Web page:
The pulses M4 produced by the Pulse Distributor 27 (FIG. 2) are used as shift pulses for the register K, which therefore receives one shift pulse during each bit period, or eight shift pulses during each digit period. The contents of each stage of the register K remains unchanged from the pulse M4 of each bit period until the pulse M4 of the following bit period. A bit fed to the input line 79 of the register K during a particular bit period is available on the output line 81 of the register K eight bit periods, or one digit period, later. Therefore, the register K can act as a section of delay line having a length corresponding to one digit period.
By connecting a memory register and the shift register K in a closed loop while leaving all the remaining registers with their outputs directly connected to their respective inputs, the selected register is effectively lengthened one digit period with respect to the remaining registers. Therefore during each memory cycle the contents of the selected register are shifted by one decimal digit place, that is delayed one digit period, with respect to the other registers.
The register K, due to its ability to act as a delay line, may also be used as a counter according to the method described at page 198 of the book Arithmetic Operations in Digital Computers, by R. K. Richards, I955. When its input line 79 and its output line BI are connected to the output line 4] and to the input line 37 of the Adder 35, respectively while the input line 39 of the Adder 35 receives no signal, the counter counts successive counting pulses which are fed to the carry storing bistable device 49, one each digit period, by the Count Control Circuit 83.
The register K also acts as a buffer memory for temporarily storing a decimal digit, or the address or function part ofan instruction, to be printed by printing unit 85.
Finally, the register K functions as a parallel-to-serial converter in the transfer of data or instructions from a keyboard 87 to the store LDR, as described more fully in the aforementioned US. Pat. No. 3,304,4l8.
Instruction Register 89 comprises eight binary stages II to I8 which contain the eight bits of the instruction under execution. The Register 89 transfers its contents to the Decoder 91, which has outputs, Yl-YlZ; Fl.l-FI 14, F2. I-F2.n, F3.IF3. n; corresponding to the twelve addressable memory registers and the aforementioned instructions, respectively.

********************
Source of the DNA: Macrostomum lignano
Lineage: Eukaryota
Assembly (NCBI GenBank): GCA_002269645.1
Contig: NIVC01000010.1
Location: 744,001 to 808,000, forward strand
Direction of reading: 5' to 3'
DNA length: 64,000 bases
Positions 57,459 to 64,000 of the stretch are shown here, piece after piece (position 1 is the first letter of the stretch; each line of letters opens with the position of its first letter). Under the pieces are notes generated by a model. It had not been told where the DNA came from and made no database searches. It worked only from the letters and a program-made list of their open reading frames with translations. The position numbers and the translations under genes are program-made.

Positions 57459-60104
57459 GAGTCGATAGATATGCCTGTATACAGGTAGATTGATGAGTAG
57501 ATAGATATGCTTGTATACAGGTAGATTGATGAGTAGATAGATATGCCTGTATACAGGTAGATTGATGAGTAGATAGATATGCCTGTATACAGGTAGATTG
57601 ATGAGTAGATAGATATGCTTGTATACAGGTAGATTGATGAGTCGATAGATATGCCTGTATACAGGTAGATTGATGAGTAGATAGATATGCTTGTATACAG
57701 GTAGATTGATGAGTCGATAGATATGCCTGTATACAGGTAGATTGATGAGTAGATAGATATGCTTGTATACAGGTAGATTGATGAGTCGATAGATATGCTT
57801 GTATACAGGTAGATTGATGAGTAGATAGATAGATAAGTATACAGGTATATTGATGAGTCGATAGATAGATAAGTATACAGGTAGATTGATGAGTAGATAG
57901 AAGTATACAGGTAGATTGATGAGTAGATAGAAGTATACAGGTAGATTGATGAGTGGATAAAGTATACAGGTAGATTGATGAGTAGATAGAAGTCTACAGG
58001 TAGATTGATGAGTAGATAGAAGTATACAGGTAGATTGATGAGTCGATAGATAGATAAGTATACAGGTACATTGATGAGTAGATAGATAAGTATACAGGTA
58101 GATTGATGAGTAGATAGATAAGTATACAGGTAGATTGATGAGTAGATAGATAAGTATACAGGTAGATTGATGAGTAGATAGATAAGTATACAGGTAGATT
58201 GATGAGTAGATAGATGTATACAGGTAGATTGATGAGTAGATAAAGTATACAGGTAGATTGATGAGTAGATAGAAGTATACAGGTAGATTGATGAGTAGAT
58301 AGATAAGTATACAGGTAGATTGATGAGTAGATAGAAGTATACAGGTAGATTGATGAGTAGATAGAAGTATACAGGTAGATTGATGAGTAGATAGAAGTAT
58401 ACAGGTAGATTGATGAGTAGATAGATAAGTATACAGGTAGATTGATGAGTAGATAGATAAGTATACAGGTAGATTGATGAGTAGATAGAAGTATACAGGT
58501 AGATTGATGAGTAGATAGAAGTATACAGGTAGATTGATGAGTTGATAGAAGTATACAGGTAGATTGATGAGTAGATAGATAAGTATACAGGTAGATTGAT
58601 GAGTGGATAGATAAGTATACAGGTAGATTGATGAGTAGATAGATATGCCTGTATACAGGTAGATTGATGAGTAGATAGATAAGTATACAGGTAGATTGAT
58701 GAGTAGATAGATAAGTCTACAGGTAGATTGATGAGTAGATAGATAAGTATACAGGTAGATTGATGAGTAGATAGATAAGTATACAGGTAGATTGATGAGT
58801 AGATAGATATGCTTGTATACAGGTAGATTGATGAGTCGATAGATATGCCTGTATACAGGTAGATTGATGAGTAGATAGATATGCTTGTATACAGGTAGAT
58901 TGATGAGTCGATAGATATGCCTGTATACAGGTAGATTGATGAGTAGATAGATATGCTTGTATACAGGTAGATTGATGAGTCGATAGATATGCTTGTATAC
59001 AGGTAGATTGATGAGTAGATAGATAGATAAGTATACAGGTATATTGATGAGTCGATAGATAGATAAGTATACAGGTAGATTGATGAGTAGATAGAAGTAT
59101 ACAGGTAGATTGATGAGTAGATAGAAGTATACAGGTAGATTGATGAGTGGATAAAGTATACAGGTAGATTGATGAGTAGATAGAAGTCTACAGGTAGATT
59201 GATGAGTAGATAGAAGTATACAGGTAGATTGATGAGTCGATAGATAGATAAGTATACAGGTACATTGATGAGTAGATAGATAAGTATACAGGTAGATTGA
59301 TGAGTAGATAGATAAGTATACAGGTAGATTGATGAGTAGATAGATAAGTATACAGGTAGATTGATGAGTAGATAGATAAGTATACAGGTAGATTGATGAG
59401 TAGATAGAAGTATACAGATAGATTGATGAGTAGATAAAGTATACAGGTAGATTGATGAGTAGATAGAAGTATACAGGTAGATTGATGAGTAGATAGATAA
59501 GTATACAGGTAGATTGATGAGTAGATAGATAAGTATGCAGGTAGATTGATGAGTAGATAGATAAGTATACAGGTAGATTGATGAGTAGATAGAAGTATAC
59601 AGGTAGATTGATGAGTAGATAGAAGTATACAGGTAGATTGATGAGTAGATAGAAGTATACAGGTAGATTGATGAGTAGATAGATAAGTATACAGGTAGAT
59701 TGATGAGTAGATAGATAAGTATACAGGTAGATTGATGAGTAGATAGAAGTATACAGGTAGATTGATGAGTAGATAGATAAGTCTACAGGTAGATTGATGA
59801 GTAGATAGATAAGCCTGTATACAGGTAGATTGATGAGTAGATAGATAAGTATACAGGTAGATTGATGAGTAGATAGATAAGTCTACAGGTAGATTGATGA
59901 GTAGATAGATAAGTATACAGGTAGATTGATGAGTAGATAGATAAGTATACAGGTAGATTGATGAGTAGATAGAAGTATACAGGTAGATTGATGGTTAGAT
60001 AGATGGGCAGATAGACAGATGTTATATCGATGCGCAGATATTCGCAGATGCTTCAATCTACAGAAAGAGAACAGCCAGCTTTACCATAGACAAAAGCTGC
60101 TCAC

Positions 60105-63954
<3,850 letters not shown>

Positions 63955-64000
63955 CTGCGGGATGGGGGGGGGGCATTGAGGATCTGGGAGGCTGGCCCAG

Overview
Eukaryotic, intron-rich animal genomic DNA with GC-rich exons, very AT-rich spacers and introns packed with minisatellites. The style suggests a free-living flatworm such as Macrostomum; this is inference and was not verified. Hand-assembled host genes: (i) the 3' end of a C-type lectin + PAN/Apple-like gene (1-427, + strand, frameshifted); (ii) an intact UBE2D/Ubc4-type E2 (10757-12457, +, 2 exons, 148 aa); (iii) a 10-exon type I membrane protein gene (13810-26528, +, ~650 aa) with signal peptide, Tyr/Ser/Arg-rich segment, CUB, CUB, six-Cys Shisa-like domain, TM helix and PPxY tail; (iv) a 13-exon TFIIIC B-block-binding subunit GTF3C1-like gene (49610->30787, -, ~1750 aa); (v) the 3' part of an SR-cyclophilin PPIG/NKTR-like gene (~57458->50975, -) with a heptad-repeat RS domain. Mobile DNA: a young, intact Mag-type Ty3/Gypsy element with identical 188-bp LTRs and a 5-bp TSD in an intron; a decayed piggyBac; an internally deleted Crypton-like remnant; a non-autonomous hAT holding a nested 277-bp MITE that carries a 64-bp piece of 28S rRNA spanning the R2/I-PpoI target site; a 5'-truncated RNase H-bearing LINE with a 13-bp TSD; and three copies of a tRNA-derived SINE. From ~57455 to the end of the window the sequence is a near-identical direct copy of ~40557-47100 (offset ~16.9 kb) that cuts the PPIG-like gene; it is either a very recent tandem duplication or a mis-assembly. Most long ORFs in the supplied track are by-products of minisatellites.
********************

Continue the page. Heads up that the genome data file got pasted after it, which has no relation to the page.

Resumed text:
If an instruction of the first format is stored in the Register 89, the inputs to the Decoder 9] from stages I] to I4 and the input A5 energize one of the address outputs Y] to YIZ. This output selects one of the i2 memory registers or, if the instruction is a jump instruction, specifies one of the jump codes. The inputs 1548 cause the Decoder 91 to energize one of the function outputs.
If the instruction is of the second format, only the first character of the instruction is stored in the register 89. If an instruction such as F21 (modification of the first instruction of the program) is stored, only one output of the Decoder 91 is energized; if the F24 instruction (output of information) is stored, one of the outputs Y] to Yl2, is energized by the bits Bl to B4 to select the memory register containing the data to be output, while the bits -88 energize the output F24 of the Decoder 9!.
In the case of an instruction of the third format, one of the outputs F3. l-F3.n of the Decoder 9], each corresponding to a special instruction, is energized.
The outputs of the stages I] to l4 and the output lines of the stages Is to l8 may also be connected, via gates 93 and 95 respectively, to the input lines of the stages K5 to KB of the register K in order to print out the address and the function stored in said stages.
A switching Network 97 is provided for selectively intercom necting the 10 memory registers, the adder 35, the shift register K, the instruction register 89, the Magnetic Cartridge Register 99 and the input'output devices for controlling the transmission of data and instructions to and from the various parts of the computer. Switching Network 97 may consist of a diode matrix or transistor NOR-circuit matrix or similar switching means having no storage properties. The selection of the memory register designated by the Decoder 9] is also performed by the Switching Network 97.